LOS ANGELES -- The chairman and a member of the Jewish Defense League are accused of plotting to bomb the office of an Arab-American congressman and a prominent Los Angeles mosque.
JDL chairman Irv Rubin, 56, and Earl Krugel, 59, were ordered held without bail Wednesday.
Authorities said the two held a series of meetings in October to plan the bombing of the King Fahd Mosque and the San Clemente office of freshman Rep. Darrell Issa, R-Calif.
During one secretly audiotaped meeting, Krugel allegedly said Arabs "need a wakeup call" and the JDL needed to do something to one of their "filthy" mosques, according to an affidavit.
Investigators also say Rubin wanted to "blow up an entire building" but lacked the technology.
The pair was arrested Tuesday night after explosive powder was delivered to Krugel's home by a longtime JDL member who had become a federal informant, U.S. Attorney John Gordon said. Other bomb components and weapons were seized at the home.
"If you cross the line from lawfully expressing your political or religious belief to committing violent acts then you will likely end up facing federal prosecution," Gordon said.
Rubin and Krugel were charged in a federal criminal complaint with conspiracy to destroy a building by means of an explosive, which carries up to five years in prison, and possession of a destructive device related to a crime of violence, which carries a 30-year mandatory sentence.
U.S. Magistrate Judge Victor Kenton ordered both men held without bail and set a preliminary hearing for Dec. 27.
The case was broken when an informant who claimed to have committed crimes for the JDL, including planting a bomb at a mosque, contacted an FBI agent on Oct. 18, authorities said. A day later, the informant was instructed to place a bomb at the King Fahd Mosque.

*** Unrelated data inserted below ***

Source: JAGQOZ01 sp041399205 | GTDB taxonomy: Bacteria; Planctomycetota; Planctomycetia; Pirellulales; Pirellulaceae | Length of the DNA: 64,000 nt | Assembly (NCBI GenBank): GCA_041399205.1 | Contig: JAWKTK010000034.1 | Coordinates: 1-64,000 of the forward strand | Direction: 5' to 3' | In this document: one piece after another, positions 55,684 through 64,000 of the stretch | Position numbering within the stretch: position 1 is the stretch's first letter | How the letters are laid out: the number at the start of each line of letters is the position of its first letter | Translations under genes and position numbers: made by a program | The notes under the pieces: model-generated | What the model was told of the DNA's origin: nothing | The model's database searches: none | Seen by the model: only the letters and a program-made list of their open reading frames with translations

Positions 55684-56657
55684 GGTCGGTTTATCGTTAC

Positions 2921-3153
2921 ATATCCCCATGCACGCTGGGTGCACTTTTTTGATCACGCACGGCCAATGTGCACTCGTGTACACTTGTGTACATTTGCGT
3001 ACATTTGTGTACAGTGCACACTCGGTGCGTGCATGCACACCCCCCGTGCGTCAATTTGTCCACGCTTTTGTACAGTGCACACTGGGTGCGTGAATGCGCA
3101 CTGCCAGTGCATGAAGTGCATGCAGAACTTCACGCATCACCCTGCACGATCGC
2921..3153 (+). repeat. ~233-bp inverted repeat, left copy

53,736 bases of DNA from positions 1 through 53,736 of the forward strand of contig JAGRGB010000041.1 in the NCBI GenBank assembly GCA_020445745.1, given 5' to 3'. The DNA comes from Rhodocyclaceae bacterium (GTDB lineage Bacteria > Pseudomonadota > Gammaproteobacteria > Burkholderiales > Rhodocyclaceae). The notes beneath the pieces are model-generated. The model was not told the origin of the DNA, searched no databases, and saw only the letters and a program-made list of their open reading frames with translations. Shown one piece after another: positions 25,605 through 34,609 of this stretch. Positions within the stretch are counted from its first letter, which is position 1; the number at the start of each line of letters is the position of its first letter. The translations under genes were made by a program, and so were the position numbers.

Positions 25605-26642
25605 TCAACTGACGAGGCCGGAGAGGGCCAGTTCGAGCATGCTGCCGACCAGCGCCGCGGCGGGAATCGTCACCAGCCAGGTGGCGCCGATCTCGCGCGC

The informant said JDL members had learned how to build a napalm bomb with Styrofoam and gasoline.
It was not immediately clear when the alleged plot began. The suspects allegedly considered other targets, including a bar and a tattoo parlor they believed were owned by white supremacists.
Rubin's attorney, Peter Morris, said his client had nothing to do with the explosives. "It seems to us that, given the timing the government's action is part of an overreaction to the September 11 events," he said.
Rubin's wife, Shelley, said her husband and Krugel were innocent and authorities were "on a witch hunt against Jews to show that they're evenhanded toward Muslims."
Krugel's attorney, Charles L. Kreindler, said the materials seized from his client's house were all legal, and suggested that this may be a case of entrapment.
"The government has been very proactive in this case. They may have sent somebody in to set these guys up," he said. "There's no evidence they have ever been involved in any violent activities."
Tajuddin Shuaib, director of the mosque, said he was astonished by the alleged plot. No threats were received.
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